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Elpro International Ltd. vs Collector Of Customs (Appeals) on 18 August, 1986

Customs, Excise and Gold Tribunal – Mumbai
Elpro International Ltd. vs Collector Of Customs (Appeals) on 18 August, 1986
Equivalent citations: 1987 (27) ELT 100 Tri Mumbai


ORDER

K. Gopal Hegde, Member (J)

1. This appeal arises out of and is directed against the Order bearing No. S/49-407/82M dated 8-6-83 passed by the Collector of Customs (Appeals), Bombay.

2. It appears that the appellants imported 12 drums and cleared 9 drums. Bombay Port Trust issued shortlanding certificate in respect of one drum. Two drums were not traced and a missing certificate was also issued by the BPT in respect of those two drums. Since five drums were found dented, a joint survey was held in presence of BPT and the survey disclosed shortage of 541 kgs. The appellants sought refund of customs duty in respect of shortlanded missing drums as well as the shortage noticed during this joint survey. The Asstt. Collector ordered refund in respect of shortlanded drum. As regards missing drums, the Asstt. Collector made an observation “shortage was not brought to the notice of the Customs before the Out of Charge Order was passed.” He, however, stated that the matter was still under consideration. As regards shortage, the Asstt. Collector felt that the Customs were not associated and therefore the claim is inadmissible. On appeal, the Collector (Appeals) confirmed the order passed by the Asstt. Collector.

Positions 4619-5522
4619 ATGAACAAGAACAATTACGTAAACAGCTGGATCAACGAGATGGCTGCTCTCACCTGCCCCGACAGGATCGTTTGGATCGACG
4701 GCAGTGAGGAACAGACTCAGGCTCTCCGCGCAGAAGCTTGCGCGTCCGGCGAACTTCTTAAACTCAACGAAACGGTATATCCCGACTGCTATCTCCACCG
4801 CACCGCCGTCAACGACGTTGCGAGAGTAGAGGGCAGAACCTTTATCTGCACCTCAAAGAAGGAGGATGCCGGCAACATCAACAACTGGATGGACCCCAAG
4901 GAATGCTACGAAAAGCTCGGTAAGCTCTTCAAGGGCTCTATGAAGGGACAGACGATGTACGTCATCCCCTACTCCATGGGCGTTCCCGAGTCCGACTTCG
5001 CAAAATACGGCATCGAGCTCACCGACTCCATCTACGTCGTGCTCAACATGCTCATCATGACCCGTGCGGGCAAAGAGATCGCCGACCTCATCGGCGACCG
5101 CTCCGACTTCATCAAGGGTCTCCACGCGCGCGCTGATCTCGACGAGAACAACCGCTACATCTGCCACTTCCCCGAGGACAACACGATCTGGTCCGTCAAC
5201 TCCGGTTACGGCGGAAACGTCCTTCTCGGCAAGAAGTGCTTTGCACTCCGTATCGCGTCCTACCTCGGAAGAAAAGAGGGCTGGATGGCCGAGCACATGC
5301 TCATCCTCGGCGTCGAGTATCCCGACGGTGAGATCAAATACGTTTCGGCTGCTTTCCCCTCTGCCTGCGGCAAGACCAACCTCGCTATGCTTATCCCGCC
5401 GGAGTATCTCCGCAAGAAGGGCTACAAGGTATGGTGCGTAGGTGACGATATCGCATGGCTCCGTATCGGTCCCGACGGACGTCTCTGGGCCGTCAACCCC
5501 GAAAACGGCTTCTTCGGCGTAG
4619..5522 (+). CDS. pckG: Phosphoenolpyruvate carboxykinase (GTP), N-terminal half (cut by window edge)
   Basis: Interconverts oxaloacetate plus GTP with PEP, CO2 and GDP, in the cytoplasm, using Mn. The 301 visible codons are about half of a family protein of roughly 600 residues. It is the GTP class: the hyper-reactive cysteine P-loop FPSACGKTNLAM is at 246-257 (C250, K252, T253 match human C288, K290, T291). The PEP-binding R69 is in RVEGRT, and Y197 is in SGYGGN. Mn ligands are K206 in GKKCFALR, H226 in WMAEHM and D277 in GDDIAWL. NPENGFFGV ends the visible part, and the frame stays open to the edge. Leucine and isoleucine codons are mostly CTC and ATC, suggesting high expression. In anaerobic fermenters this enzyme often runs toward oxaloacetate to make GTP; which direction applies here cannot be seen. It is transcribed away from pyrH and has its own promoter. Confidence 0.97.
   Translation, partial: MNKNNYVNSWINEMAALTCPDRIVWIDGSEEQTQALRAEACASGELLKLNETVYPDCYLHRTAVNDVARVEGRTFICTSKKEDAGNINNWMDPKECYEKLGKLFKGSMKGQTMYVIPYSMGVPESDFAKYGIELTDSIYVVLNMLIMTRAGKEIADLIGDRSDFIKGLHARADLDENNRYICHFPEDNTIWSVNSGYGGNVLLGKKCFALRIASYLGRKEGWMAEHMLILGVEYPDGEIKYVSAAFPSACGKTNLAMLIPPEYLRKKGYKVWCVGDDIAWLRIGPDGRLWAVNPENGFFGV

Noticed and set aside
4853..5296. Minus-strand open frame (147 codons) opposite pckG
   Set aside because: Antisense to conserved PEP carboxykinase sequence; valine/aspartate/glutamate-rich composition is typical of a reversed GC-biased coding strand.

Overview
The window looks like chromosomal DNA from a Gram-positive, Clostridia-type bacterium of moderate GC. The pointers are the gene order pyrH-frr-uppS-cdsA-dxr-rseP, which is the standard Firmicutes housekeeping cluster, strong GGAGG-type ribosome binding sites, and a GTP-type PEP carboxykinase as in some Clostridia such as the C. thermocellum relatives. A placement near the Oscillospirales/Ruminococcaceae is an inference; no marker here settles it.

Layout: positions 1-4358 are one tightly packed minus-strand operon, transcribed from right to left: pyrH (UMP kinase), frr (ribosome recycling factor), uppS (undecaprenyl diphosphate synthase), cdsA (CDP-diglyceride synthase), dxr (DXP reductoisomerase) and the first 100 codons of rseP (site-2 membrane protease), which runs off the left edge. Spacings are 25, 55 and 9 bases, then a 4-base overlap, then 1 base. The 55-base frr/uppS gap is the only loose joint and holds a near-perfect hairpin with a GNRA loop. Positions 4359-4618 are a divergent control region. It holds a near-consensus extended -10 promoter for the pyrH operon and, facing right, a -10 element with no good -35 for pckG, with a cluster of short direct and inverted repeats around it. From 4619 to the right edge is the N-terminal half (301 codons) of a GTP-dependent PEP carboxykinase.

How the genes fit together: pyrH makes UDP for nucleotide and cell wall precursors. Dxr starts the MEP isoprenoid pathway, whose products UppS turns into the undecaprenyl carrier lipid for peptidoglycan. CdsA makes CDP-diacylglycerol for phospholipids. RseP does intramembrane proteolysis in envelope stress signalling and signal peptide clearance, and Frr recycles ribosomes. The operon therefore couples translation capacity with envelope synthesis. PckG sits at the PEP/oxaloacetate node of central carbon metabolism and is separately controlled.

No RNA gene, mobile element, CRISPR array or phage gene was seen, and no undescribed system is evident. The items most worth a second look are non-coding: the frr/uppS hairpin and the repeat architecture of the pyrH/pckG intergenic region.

3. Shri Bhatt appearing for the appellants submitted that there is a certificate issued by the BPT with regard to the shortage. This certificate was issued by reason of a joint survey and that BPT was a party to the survey. He further submitted that there was a complaint to the Yellow Gate Police Station and thereafter the BPT issued a certificate stating that two drums are missing. Shri Bhat therefore urged that there may be an order for refund for proportionate duty in respect of missing drums as well as the shortage noticed in respect of five drums.

4. Shri Pattekar appearing for the Collector submitted that the Customs were not parties to the survey and therefore the survey report is not binding on the Customs. He, however, stated that in case the Bench is inclined to allow the appeal with regard to the shortages, the matter may be remanded to the Asstt. Collector, for consideration afresh.

5. We have carefully considered the submissions made on both the sides. The present claim is restricted only in regard to the two drums which were missing and shortage of 541 kgs. Kobalt metal. As regards the two drums the order of the Asstt. Collector is very clear. He had not rejected the appellant’s claim. He only stated that the matter is still under consideration. The appellants ought to have pursued the matter with the Asstt. Collector instead of approaching the Appellate Tribunal. It is open to the appellants to pursue that matter.

6. As regards the shortage, it is undisputed that the joint survey took place before the physical clearance of the goods and when the goods were in the custody of the custodian namely the BPT authorities. The BPT authorities were associated at the time of survey. The law nowhere lays down that the Customs should be associated at the time of survey. Therefore, merely because the Customs was not associated the claim cannot be rejected. The Asstt. Collector is required to examine the evidence with regard to the shortage. Such an examination has not been done either by the Asstt. Collector or the Collector (Appeals). We, therefore allow this appeal in part and remand the matter to the Asstt. Collector for consideration of the appellant’s claim regarding the shortages. He is at liberty to consider the claim along with the claim in respect of the two missing drums.

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